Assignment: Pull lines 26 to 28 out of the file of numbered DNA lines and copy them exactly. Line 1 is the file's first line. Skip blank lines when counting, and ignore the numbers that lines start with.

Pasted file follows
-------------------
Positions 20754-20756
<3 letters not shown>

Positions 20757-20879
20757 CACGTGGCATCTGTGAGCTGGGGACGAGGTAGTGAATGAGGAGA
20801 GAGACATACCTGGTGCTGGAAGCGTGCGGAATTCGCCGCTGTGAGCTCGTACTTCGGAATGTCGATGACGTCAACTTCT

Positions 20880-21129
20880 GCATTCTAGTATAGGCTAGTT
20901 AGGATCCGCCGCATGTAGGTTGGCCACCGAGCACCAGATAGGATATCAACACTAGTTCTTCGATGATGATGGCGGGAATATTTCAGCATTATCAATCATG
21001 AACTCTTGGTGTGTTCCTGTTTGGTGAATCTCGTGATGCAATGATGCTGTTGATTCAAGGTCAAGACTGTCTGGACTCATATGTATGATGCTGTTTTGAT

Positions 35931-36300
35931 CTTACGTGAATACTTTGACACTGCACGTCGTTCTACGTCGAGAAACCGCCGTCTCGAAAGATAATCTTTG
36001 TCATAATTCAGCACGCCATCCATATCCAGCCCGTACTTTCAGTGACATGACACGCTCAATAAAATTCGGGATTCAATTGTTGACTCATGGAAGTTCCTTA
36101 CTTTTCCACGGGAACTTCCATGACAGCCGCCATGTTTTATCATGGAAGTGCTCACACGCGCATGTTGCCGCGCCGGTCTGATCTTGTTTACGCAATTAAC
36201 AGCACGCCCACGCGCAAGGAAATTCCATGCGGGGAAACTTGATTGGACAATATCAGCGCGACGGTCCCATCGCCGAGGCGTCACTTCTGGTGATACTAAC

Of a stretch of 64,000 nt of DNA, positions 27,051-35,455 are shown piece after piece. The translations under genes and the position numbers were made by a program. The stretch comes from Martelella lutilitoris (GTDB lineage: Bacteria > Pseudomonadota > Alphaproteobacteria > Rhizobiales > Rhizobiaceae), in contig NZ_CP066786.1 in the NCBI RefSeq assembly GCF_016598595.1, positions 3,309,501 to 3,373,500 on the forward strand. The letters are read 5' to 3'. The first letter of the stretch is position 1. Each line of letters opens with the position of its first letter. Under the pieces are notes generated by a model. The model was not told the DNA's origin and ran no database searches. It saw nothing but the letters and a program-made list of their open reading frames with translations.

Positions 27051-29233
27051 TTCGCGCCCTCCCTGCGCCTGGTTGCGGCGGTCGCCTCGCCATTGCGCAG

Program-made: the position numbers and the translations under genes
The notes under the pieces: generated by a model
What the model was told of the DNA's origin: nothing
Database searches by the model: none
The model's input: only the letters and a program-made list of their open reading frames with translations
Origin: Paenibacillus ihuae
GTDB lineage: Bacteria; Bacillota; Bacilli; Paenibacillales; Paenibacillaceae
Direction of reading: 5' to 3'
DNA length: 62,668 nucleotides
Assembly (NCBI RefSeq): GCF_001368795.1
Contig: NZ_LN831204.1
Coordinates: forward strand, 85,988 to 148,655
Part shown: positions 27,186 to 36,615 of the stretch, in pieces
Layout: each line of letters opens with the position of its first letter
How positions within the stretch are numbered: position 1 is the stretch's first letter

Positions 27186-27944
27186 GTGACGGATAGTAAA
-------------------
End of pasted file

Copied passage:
DNA length: 62,668 nucleotides
Assembly (NCBI RefSeq): GCF_001368795.1
Contig: NZ_LN831204.1